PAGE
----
Social Connectedness Improves Health and Well-Being

by Audrey Demmitt, R.N. 

According to Vivek Murthy, the U.S. Surgeon General, loneliness has been rising for years and is now considered an epidemic. This public health concern profoundly impacts the health and well-being of individuals and communities. As researchers study loneliness and social isolation, we learn more about how social connectedness promotes physical, mental, and emotional health.  

Disconnected and Lonely 

We are a lonely society. Disconnection with families, friends, and communities is taking its toll. Many experts recommend strategies to increase social connections as a pathway to better health and healthier communities. Are you satisfied with the number and quality of your social connections? Do you feel supported and valued by your community? If not, you can prevent and ease loneliness through self-care efforts to build meaningful relationships. 

The Impact of Loneliness 

Loneliness has many faces and does not discriminate. Life circumstances, social forces, or the inability to form relationships contribute. Loneliness causes suffering — from the teenager who believes they aren’t “good enough,” to the mother with young children who craves adult conversation, to the older adult living alone whose vision changes.  

Steve Cole, Ph.D., director of the Social Genomics Core Laboratory at the University of California, Los Angeles, states loneliness contributes to diseases such as heart disease and cancer. It is linked to depression, anxiety, substance abuse, heart disease, dementia, and other conditions, leading to poor health outcomes, including earlier mortality.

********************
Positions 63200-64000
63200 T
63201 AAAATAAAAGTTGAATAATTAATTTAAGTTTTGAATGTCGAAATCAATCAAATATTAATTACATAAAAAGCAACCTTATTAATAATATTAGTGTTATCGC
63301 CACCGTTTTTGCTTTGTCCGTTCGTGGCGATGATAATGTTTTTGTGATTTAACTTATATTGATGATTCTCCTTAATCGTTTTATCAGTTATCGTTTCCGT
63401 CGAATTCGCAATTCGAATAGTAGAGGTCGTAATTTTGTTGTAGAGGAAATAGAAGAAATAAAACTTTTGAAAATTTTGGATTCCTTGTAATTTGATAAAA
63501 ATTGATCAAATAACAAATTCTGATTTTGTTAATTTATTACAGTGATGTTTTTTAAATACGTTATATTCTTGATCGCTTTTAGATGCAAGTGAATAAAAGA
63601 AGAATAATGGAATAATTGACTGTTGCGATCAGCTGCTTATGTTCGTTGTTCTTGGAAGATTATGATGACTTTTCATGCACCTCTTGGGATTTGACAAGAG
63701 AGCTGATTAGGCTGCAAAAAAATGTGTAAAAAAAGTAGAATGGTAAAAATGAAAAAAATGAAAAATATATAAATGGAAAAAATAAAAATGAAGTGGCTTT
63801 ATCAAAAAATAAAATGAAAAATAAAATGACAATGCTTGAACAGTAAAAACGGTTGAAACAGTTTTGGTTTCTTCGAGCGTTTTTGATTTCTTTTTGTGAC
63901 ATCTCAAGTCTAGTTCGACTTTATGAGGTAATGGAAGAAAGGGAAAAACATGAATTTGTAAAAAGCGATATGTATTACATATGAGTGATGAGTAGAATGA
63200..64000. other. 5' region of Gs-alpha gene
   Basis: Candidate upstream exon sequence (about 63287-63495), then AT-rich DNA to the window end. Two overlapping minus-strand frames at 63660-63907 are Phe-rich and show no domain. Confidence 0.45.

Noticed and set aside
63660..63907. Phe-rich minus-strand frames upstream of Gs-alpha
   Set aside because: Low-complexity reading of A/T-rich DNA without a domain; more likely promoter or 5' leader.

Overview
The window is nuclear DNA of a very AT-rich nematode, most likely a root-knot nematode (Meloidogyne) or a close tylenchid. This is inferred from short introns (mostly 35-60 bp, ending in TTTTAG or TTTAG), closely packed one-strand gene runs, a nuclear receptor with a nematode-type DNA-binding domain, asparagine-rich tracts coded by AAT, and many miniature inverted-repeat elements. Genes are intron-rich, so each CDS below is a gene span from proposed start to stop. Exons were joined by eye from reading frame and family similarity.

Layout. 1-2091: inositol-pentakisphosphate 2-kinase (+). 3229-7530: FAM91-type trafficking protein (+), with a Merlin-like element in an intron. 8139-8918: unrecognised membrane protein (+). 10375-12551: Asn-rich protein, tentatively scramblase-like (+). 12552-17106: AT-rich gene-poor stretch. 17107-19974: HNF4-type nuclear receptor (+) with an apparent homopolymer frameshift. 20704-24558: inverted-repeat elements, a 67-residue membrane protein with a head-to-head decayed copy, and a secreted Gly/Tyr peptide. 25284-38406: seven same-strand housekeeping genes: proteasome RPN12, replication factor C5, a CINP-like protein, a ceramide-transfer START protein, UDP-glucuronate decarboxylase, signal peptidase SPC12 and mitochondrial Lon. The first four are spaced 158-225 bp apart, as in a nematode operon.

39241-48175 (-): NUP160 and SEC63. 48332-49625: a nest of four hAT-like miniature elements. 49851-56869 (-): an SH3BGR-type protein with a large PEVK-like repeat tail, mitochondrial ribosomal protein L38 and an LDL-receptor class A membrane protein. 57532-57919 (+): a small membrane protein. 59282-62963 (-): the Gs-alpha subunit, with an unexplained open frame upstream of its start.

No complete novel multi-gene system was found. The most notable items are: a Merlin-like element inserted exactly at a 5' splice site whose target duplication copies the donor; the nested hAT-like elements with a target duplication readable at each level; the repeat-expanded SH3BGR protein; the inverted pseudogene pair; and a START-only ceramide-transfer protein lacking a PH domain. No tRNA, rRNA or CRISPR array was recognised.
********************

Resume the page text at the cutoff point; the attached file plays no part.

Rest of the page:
Feeling Lonely 

The experience of loneliness can vary from person to person. It may mean feeling:  

  • Deficient and unwanted 
  • Unsupported or uncared for 
  • A longing for contact with loved ones 
  • Unfulfilled in one’s relationships 
  • Unheard and unseen by others 
  • Left out or irrelevant 

Living with blindness or low vision doesn’t have to be a lonely, isolating experience that increases vulnerability to the health risks associated with social isolation. It is important to pay attention to your social health and be proactive. 

What is Social Connectedness? 

We are naturally social creatures and need human interaction to survive and thrive. Social connectedness is the degree to which we feel connected to others in the number, variety, and quality of relationships we desire. It creates a sense of belonging, being cared for, valued, and supported. It means having healthy relationships and regular social exchanges, a social support network we can rely on in difficult times.  

According to the Centers for Disease Control (CDC), people with meaningful social connections have: 

  • Less stress and better sleep 
  • Better overall health that can lead to a longer life 
  • Healthier habits and behaviors 
  • Improved coping skills and greater resilience 
  • Better quality of life and a sense of belonging 

How Can We Improve Our Social Connectedness?